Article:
Harrison, who was a legitimate three-sport star at Lee’s Summit West HS in his hometown, was the second round pick of the Milwaukee Brewers in 2014. In the six seasons since, he’s consistently been ranked in his respective team’s top 30 prospects, and entered 2018 as the number 71 prospect in baseball, according to Baseball America. In January of that year, he was traded to the Marlins from the Brewers, along with Lewis Brinson, Isan Diaz, and Jordan Yamamoto.
When Harrison made his earlier-than-expected debut due to a COVID-19 ravaged squad, he ended up striking out in over half of his plate appearances, 26 times out of 51, in fact. He went eight-for-47 with a double, a home run, and three RBI, drawing four walks and appearing in 32 games in total. Defensively, he handled himself as advertised, handling 42 chances without an error through 125 1⁄3 outfield innings.
Although Harrison rated as somewhat below-replacement-level, a little more work on his swing could change the story when it’s all said and done.
487. Gil Velazquez
Gil Velazquez is a right-handed infielder from Los Angeles. In 1998, the New York Mets took him in round 14 out of Paramount HS.
It took 10 seasons in the minor leagues, but Velazquez finally got to the major leagues with the Boston Red Sox in 2008. He went one-for-10 over nine games covering two seasons, then didn’t resurface in the majors until 2011 with the Los Angeles Angels. He was three-for-six in four games for them.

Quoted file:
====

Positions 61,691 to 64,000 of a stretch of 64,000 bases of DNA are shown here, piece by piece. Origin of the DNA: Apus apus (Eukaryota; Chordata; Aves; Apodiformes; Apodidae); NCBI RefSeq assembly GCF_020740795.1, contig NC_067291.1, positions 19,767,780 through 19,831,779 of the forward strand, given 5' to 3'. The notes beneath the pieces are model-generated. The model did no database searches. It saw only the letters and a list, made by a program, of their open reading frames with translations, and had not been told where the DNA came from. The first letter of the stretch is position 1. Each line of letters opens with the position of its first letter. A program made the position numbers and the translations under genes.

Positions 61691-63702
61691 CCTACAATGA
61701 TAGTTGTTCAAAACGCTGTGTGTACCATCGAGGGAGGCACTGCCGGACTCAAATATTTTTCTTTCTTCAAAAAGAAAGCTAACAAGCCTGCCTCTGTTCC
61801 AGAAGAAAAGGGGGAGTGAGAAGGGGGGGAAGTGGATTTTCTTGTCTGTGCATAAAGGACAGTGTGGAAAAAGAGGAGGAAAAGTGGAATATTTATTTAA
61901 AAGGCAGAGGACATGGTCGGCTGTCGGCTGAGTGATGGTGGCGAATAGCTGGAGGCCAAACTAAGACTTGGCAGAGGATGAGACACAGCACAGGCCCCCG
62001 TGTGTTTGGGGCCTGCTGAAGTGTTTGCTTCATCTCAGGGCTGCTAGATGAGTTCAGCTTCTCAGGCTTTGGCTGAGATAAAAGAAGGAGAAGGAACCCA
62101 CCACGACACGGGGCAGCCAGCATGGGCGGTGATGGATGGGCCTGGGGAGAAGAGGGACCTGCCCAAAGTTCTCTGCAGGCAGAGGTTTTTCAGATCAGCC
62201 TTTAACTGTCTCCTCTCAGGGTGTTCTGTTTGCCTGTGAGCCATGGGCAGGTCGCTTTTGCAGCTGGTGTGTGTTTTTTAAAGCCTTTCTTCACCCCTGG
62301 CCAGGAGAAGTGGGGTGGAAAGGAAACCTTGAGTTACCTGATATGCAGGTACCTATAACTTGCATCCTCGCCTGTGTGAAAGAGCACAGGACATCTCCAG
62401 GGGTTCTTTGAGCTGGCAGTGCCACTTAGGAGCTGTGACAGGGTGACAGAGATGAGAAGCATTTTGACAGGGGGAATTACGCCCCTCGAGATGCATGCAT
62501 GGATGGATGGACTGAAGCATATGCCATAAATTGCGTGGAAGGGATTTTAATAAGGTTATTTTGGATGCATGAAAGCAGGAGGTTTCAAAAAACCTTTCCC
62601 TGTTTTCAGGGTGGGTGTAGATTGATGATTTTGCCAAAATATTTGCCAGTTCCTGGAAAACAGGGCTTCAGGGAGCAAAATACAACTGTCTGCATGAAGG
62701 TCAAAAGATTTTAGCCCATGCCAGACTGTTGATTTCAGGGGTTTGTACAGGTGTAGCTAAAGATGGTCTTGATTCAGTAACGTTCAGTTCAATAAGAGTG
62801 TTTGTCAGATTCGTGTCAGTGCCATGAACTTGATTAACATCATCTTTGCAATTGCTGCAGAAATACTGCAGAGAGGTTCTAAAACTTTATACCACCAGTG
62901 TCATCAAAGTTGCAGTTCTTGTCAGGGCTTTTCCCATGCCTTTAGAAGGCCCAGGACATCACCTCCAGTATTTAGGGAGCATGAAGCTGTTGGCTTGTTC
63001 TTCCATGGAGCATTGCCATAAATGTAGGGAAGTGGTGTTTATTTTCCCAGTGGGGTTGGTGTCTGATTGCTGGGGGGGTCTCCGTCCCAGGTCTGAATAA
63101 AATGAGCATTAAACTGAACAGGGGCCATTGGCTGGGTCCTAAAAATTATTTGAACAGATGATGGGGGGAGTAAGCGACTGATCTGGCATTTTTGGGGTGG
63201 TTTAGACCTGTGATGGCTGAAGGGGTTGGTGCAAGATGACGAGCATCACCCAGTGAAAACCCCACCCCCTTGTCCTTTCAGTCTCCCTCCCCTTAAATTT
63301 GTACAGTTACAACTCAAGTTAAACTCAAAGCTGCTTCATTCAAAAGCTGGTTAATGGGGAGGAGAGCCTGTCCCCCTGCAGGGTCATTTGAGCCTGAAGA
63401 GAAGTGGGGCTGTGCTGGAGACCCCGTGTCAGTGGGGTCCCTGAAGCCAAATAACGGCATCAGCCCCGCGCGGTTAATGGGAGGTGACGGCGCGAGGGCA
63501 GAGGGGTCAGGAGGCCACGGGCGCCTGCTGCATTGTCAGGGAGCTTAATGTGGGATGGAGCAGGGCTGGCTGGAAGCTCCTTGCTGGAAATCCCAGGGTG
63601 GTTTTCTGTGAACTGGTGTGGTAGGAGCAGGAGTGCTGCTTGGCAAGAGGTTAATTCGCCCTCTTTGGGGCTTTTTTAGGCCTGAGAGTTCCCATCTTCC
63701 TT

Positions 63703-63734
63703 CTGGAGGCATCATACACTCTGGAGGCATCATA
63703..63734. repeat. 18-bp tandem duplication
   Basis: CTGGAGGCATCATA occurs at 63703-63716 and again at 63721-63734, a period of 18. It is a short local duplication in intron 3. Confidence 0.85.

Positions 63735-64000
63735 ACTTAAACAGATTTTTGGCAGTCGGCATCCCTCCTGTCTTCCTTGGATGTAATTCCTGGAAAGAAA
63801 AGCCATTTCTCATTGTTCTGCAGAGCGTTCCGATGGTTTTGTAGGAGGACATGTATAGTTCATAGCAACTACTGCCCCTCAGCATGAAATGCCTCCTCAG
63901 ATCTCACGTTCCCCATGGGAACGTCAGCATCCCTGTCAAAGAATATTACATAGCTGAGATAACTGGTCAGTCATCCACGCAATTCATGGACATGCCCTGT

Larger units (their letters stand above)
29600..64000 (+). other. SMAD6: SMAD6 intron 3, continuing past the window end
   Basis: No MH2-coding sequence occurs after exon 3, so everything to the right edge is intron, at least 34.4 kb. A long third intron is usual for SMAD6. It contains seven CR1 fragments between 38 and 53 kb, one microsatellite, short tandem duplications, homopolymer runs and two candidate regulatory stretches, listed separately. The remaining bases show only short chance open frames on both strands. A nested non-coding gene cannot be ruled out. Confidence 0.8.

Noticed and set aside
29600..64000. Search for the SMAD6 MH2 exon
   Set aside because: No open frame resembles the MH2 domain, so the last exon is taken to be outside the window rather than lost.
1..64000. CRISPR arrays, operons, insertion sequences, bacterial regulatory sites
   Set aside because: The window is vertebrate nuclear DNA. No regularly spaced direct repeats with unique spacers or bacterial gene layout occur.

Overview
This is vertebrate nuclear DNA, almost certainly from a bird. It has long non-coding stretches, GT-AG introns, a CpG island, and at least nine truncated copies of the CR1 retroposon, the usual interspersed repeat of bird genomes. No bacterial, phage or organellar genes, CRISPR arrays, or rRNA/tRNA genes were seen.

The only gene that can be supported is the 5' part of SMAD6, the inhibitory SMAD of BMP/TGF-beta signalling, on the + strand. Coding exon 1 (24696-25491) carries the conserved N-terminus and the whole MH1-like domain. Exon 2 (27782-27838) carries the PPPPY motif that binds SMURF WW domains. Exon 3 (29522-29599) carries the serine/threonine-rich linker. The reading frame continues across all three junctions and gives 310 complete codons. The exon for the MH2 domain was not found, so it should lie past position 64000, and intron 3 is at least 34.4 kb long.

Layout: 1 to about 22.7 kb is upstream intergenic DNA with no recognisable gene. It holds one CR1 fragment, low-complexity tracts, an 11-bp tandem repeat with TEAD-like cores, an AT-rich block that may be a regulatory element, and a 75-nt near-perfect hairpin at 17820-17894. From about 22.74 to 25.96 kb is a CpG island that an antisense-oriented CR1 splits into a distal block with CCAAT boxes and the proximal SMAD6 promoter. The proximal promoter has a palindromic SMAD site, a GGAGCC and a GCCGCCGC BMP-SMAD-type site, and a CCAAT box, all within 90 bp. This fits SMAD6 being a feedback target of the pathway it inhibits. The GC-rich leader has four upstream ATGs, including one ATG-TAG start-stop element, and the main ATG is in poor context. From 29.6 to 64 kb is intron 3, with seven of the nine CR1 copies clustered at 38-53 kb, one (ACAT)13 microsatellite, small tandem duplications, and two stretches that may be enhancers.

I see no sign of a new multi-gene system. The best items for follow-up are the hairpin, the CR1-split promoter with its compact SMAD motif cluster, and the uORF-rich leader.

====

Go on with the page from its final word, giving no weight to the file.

Before the commencement of the 2012 campaign, Velazquez signed with the Marlins through free agency. He played 110 games at the Triple-A level with the New Orleans Zephyrs, where he hit .312/.391/.384 with four homers and 42 RBI. He was called up to join Miami for two games in August, then joined the team for the duration of the season in mid-September.
In the six games between September 21 and 27, Velazquez went 9-for-22, with multiple hits in four of them. Overall he was 13-for-56 with a double and two RBI, with one walk and 11 strikeouts. Defensively, he made two errors in 49 chances for Miami at third base, over 137 2⁄3 innings for a .959 fielding percentage.
486. Rich Garcés
Maracay, Venezuela native Rich Garcés is a right-handed pitcher. In 1987, he signed his first professional contract with the Minnesota Twins while still just 16-years-old. Three years later he made his first appearance, and eventually pitched 9 2⁄3 innings at the major league level for them.
In 1995, Garcés opened the season with the Chicago Cubs organization, and in 11 innings at the top level he struck out six while allowing 14 baserunners. Not good enough for the Cubs front office, who waived him on August 9. The Marlins gladly gave him a shot.